Have you ever heard a business owner brag, “I was offered $X million for my business!”, or have you been lucky enough to receive an offer from another party to purchase your private business stock? It seems that such offers reveal how much an objective third party thinks your business is worth. However, a purchase offer and the fair market value of a business interest may differ significantly, and valuators must tread lightly when relying on purchase offers to value a business.
Value Indicator vs. Sanity Check
There are three main approaches to valuing a business: the cost, market and income approaches. However, appraisers must evaluate less obvious indicators of value, including active or expired offers from third parties to purchase the business. The weight that appraisers ultimately give to written bids and other less formal offers varies depending on the facts and circumstances of the case. However, appraisal reports should address third party indicators of value and explain whether or not they’re relevant, because courts often give them substantial weight, especially when the timing is recent and the bidder is serious.
When deciding how much weight to give a purchase offer, it’s important to assess the bidder’s financial strength and how far along the parties are in the negotiation process. If substantial due diligence has been done and a written offer made, it’s a more serious offer than someone who casually expresses interest over lunch, using calculations made on the back of a napkin.
The latter kind of offer is far from a closed business sale, and the offer would provide only limited insight into the fair market value of the business, especially if the appraiser is valuing a minority interest that lacks the requisite control to consummate a deal. In this case, the offer might simply serve as a sanity check for values indicated by the three valuation approaches.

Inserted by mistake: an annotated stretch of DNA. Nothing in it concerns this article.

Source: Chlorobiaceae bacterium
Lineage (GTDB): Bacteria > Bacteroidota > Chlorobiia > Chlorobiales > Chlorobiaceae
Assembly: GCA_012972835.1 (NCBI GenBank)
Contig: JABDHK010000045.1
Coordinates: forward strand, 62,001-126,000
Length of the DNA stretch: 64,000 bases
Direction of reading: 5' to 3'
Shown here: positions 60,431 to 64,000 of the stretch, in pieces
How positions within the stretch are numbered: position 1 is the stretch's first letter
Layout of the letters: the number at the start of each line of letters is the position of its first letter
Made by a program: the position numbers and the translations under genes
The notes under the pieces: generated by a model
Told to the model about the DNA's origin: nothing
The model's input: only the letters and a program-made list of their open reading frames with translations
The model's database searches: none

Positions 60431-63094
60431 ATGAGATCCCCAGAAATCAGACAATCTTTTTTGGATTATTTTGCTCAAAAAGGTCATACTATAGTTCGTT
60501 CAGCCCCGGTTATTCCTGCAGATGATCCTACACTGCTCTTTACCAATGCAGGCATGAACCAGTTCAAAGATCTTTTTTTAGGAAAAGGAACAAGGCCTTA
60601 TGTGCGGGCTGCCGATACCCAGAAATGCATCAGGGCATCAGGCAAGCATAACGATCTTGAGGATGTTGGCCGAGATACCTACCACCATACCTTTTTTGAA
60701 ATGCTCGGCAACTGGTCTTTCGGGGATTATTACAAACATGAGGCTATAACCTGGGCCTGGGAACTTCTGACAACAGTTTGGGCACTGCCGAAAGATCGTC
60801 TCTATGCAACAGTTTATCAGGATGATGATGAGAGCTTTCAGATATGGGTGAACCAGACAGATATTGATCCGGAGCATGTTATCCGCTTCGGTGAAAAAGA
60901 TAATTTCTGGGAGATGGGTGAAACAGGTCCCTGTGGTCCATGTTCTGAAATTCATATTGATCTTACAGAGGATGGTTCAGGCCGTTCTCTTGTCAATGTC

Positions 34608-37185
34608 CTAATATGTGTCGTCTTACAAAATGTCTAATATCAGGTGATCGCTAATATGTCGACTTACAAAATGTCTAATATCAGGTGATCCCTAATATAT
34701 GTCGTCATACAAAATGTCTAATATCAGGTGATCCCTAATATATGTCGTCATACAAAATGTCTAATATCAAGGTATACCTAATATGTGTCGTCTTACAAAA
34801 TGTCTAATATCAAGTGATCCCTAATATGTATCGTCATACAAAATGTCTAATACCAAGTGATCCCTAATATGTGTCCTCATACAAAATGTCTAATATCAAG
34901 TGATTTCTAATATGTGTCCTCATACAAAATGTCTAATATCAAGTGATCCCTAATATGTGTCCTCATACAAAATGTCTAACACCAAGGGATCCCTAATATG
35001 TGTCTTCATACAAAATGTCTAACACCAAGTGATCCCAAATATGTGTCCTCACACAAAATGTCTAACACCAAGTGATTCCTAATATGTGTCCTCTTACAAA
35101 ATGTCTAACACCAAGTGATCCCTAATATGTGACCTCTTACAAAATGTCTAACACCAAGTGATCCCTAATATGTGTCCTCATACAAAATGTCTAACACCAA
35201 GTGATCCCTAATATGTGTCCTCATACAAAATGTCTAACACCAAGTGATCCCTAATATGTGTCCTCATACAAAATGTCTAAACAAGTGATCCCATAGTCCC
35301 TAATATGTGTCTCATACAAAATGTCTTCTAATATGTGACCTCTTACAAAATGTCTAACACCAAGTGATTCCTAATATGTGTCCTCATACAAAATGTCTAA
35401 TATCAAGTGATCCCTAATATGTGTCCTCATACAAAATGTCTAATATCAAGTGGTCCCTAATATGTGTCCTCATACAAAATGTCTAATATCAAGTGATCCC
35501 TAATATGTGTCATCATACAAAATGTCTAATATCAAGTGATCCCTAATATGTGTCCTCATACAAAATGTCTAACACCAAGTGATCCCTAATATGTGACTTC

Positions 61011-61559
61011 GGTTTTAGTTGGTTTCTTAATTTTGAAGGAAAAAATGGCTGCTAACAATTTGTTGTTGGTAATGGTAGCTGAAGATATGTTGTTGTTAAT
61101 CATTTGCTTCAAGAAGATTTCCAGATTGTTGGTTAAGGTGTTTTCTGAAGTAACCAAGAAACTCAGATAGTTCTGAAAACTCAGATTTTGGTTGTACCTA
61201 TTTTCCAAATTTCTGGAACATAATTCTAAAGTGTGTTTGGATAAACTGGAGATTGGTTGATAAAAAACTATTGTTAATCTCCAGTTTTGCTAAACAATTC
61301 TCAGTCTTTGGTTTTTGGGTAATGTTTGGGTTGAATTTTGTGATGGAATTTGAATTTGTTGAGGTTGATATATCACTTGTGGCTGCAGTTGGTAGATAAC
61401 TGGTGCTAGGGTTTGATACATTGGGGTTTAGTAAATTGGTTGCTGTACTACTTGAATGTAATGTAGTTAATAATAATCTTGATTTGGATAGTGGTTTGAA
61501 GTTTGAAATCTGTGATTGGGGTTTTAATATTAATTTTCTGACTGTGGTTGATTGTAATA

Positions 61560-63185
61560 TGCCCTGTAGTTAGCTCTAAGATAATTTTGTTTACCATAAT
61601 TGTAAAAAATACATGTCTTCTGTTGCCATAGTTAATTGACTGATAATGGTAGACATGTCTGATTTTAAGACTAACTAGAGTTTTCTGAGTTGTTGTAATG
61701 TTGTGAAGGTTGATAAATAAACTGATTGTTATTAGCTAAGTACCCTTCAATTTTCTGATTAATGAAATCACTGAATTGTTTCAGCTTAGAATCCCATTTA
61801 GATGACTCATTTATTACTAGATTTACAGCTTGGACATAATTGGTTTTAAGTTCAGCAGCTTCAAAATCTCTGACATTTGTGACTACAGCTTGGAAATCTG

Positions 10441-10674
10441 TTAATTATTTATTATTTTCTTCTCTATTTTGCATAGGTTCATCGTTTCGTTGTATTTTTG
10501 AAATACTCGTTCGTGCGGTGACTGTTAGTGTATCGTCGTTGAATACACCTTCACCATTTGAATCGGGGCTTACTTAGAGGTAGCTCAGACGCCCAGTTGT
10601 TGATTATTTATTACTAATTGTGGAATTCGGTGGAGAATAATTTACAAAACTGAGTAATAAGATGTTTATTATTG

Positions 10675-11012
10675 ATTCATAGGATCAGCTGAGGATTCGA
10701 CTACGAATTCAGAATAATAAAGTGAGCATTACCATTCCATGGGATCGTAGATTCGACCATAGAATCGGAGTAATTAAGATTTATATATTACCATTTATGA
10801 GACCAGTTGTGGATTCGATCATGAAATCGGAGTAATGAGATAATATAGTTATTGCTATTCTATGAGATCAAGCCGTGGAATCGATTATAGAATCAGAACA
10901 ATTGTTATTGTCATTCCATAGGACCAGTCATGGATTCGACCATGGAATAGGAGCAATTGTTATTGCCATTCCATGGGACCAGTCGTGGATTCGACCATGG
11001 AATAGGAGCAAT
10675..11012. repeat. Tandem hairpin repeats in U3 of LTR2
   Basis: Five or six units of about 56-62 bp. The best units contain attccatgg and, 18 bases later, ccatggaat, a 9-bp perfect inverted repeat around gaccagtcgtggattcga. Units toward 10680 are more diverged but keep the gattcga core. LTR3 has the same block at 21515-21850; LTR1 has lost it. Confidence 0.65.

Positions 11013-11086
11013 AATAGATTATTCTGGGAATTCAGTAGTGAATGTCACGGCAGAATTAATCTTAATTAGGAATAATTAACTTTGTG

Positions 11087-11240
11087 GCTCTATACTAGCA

Deals in Progress
Active written offers to purchase the business present their own issues because the offer price relates only to the willing buyer side of the equation. So even though a written offer can provide some evidence as to what a potential buyer is willing to pay for the business, a fair market value requires both a willing buyer and a willing seller.
When an offer expires without being accepted, it’s important to find out why the deal was never consummated. Ask questions such as, did the seller think the price was too low? Did the prospective buyer’s financing fall through? Did pre-closing due diligence expose problems that caused the prospective buyer to walk away? The answers will help the appraiser evaluate whether the expired offer should be relied on to value the business, or merely to provide a sanity check.
The length of the investor’s expected holding period may also impact valuation conclusions. In general, the expected holding period is shorter for businesses that have active offers on the table, and active offers may make the business more marketable or easier to convert into cash. However, reduced marketability discounts can become a major issue when valuing a business for items such as estate tax purposes. It is imperative to consider the probability that the business will eventually sell, and the selling prices that the parties will likely settle on.
Appraisers should always inquire about and consider purchase offers when valuing a business because they can provide insight into its value. However, there are many valid reasons that offers should be taken with a grain of salt and a healthy dose of professional skepticism. To ensure that your valuation addresses all relevant facts, always discuss active and expired purchase offers with a valuation expert like Filler & Associates.